Nov 13, 2018

Brotherhood: A Cure for Poor Fraternity Retention

Brotherhood GHQ Staff Blogger
Brotherhood: A Cure for Poor Fraternity Retention

By Andrew Norrie – Phi Delta Theta General Headquarters Staff

Fraternity attrition is an issue that many groups struggle with but don’t prepare for until it becomes a reality. The necessity of signing bids always seems to take the forefront in the conversation about maintaining a chapter’s or colony’s health and well-being. However, attrition happens, and it can take a tremendous toll on your group.

One of the principle reasons why men leave your organization is because they’re lacking the crucial connections that the Fraternity strives to provide. They don’t feel at home, they don’t feel like they belong, and they lack the relationships that are anchors to a healthy fraternity.

An effective way to combat this problem is to form rotating brotherhood groups. This is a strategy that Phi Delta Theta expansion teams utilize during their colony recruitment campaigns to tackle the lack of connection that comes with bringing 25-80 new members together in a short period of time. It has proven to be very successful.

Brotherhood groups are a fun and dynamic way to counteract or prevent cliques, but more importantly, an incredible way of encouraging conversation about goals, values, and strategy that will benefit your group. These groups capitalize on the success that other strategies (i.e. Big Brother programs) bring but go even further and offer additional benefits.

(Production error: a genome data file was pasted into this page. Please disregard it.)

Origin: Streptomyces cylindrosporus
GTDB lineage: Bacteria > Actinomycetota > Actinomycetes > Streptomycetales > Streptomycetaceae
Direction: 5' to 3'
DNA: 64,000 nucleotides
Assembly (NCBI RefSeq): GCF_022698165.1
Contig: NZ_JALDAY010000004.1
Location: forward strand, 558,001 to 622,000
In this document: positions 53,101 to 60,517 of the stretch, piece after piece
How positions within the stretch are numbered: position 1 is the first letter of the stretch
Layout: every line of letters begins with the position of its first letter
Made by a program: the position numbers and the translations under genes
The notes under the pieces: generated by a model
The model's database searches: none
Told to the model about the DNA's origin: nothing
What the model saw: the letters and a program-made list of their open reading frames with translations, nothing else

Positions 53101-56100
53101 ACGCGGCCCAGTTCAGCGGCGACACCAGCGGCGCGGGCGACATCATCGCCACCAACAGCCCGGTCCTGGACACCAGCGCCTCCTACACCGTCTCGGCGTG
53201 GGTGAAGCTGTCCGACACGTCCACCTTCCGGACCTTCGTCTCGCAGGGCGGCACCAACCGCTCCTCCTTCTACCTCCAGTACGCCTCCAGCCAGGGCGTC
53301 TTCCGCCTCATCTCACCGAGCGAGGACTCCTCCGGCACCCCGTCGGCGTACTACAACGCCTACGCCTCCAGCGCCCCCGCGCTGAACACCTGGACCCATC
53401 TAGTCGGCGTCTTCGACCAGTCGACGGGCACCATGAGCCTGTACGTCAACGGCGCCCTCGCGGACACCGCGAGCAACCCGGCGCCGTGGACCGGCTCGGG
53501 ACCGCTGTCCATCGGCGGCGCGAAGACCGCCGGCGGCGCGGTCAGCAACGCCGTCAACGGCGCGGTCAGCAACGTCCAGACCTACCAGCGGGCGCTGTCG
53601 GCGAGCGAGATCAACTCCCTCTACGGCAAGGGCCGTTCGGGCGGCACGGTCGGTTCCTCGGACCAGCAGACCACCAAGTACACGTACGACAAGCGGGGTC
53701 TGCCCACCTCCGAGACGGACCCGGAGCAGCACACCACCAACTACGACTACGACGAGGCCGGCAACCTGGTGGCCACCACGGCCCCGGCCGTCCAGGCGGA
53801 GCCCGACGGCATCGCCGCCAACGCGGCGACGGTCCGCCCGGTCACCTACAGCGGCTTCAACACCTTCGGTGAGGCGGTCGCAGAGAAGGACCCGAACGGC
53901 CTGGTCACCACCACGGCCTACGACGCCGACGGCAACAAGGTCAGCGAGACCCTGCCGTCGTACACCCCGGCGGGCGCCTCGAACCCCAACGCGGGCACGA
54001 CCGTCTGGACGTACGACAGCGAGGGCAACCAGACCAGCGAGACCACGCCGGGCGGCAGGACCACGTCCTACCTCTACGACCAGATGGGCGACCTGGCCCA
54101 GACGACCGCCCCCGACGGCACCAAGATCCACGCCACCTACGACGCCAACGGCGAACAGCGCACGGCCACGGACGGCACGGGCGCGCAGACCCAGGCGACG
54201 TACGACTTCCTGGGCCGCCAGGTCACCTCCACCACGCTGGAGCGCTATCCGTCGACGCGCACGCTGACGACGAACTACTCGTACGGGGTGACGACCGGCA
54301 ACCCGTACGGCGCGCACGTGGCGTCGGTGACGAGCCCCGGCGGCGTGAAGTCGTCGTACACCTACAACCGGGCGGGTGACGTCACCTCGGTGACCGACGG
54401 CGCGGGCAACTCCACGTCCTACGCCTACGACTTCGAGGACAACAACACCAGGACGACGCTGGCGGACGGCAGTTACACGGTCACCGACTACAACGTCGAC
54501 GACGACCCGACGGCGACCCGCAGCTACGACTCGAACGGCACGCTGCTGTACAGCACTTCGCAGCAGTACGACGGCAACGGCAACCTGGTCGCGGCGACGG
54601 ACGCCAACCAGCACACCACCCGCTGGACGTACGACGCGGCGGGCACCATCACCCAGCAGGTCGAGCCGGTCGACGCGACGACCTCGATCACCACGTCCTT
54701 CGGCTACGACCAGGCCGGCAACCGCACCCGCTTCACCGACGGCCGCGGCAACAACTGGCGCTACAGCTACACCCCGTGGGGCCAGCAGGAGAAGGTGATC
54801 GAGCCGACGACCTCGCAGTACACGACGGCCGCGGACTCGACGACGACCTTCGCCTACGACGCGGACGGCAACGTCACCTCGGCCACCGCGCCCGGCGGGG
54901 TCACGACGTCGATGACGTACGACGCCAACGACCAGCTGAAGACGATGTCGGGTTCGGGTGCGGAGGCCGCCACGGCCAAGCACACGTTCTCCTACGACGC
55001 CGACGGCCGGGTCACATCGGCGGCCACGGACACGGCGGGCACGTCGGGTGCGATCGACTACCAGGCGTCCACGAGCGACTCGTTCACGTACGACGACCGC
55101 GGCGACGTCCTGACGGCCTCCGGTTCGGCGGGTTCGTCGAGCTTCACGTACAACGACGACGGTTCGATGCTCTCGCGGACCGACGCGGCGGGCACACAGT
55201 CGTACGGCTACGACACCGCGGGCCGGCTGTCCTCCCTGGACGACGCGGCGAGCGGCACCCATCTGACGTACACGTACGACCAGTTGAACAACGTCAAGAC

Simply enter all the members from the desired group, be it a Phikeia class, colony, or entire chapter, into a random team generator. When you’ve built your teams, begin collaboration with chapter leadership on what discussions each group should have during their time together. Encourage your brotherhood groups to gather at least once that week to do something fun, get to know each other better, and discuss the questions you’ve chosen.

Potential discussion points could include:

  • Why did you join Phi Delta Theta?
  • Where do you see this chapter in one, three, five & ten years-time?
  • What do you dislike most about campus culture? How can Phi Delta Theta fix that?
  • What would it take for Phi Delta Theta to be worth your commitment?
  • What are you most excited about within Phi Delta Theta?
  • What do you want Phi Delta Theta’s reputation on campus to be? How do we get there?

At the next chapter/colony meeting, have the groups share what they did to bond and what they discussed during their time together. This will encourage a group-wide discussion and inspire fun things to do for the next brotherhood group. The following week or month, draw new groups, and begin again! When your organization is made up of your friends, and men who share the same vision you do, you’ve found your home.

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